However, our study also shows that referral marketing still has a long way to go in order to become mainstream. The majority of marketers do not use referral marketing, and 35 percent have not tried it. Marketers may do well to revisit referral marketing, especially by combining referral with social and email to make referral more effective.

Create a Mosaic to Acquire Customers

My report, underwritten by Extole and available in full to Gigaom clients, stresses the importance of acquiring customers by finding the right blend of tactics guided by the behavior of your customers. Don’t fall in love with one tactic. For instance, brands may want to combine referral marketing with, say, email. iPhone case manufacturer Lunatik acquires customers by combining referral marketing with email and a mobile app created especially to generate customers through word of mouth.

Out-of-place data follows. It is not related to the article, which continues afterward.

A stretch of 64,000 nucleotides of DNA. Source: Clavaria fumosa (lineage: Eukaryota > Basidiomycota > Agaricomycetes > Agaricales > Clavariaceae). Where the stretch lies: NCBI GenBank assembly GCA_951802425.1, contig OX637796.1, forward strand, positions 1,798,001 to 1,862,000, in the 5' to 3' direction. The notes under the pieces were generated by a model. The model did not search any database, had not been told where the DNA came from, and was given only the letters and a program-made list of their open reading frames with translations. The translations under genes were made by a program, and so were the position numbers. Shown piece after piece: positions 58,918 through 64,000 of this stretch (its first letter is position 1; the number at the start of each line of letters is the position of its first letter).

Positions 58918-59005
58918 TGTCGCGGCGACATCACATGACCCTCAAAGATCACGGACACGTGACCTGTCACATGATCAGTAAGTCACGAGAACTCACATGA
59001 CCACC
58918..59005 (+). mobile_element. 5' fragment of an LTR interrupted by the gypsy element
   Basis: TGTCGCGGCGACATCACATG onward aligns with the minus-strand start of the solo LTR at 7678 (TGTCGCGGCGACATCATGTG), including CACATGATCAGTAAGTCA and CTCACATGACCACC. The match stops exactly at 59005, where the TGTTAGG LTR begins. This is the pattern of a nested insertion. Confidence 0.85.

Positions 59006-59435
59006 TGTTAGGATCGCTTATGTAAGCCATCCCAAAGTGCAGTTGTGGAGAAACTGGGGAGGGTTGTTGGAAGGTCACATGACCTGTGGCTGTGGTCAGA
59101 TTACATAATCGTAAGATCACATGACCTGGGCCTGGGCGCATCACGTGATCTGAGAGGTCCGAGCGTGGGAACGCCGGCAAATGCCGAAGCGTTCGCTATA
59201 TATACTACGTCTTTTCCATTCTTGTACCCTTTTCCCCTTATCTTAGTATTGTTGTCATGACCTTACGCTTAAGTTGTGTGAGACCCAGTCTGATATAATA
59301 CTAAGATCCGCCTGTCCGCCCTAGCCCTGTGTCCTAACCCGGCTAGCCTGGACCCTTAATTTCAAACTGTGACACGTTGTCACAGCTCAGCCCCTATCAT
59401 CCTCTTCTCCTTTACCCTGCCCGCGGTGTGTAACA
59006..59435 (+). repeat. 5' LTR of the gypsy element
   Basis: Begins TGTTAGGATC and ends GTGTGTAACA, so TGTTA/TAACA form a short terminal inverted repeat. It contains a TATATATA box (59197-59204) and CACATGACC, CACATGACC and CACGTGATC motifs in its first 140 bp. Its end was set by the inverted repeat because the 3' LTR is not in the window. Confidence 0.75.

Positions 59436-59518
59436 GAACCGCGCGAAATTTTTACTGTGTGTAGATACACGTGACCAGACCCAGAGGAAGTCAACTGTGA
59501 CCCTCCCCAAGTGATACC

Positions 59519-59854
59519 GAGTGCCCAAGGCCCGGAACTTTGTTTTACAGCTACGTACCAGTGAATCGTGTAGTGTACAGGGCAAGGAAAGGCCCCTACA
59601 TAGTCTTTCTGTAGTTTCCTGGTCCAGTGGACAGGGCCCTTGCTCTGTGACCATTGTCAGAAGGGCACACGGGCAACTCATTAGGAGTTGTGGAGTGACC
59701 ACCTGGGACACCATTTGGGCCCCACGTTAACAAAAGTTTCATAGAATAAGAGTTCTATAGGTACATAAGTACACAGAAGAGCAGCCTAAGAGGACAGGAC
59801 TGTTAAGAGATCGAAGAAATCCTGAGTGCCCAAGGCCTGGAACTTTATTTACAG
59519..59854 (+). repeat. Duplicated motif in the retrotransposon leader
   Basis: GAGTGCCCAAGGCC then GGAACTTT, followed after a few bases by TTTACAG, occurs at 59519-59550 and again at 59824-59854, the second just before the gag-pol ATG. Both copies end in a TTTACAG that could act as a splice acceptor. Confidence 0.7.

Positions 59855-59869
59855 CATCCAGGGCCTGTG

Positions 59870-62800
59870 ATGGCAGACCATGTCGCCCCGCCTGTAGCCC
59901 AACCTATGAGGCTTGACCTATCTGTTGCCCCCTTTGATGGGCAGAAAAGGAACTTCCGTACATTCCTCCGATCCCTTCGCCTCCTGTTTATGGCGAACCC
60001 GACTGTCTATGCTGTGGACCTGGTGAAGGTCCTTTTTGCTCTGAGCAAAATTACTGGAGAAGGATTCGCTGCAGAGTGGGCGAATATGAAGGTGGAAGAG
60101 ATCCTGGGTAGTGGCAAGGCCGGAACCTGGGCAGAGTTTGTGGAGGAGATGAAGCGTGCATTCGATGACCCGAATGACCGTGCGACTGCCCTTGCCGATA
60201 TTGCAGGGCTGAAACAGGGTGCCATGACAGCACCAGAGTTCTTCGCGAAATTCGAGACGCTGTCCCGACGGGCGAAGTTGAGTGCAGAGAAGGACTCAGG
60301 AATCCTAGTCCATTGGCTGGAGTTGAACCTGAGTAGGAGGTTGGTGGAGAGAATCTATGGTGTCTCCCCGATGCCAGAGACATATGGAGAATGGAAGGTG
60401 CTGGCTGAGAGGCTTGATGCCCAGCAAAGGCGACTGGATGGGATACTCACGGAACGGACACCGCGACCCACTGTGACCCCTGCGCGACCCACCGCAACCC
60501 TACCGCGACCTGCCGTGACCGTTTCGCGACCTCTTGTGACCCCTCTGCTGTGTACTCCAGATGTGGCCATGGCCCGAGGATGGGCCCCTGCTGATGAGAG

Brands should also be open to blending forms of paid, earned, and owned media. Despite the fact that our survey ranked paid media fairly low amid 2014 marketing-spend priorities, it can and does continue to provide ROI for brands — especially when combined with unpaid media. For example, Cedar Creek Cabin Rentals improved its rate of inbound leads by shifting from an over-reliance on paid search to a more sophisticated blend of paid search, email, and in-bound marketing tactics. The brand decreased (but did not eliminate) its paid-search spend while improving acquisition performance.

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Experiment with Newer Tactics

I also urge marketers to experiment in order to gain a competitive edge. Platforms like Instagram, Pinterest, and Vine did not even exist a few years ago, and already savvy, quick thinking brands such as Dunkin’ Donuts and Nordstrom are capitalizing on those channels to advertise and launch seasonal products in fresh ways that create engagement.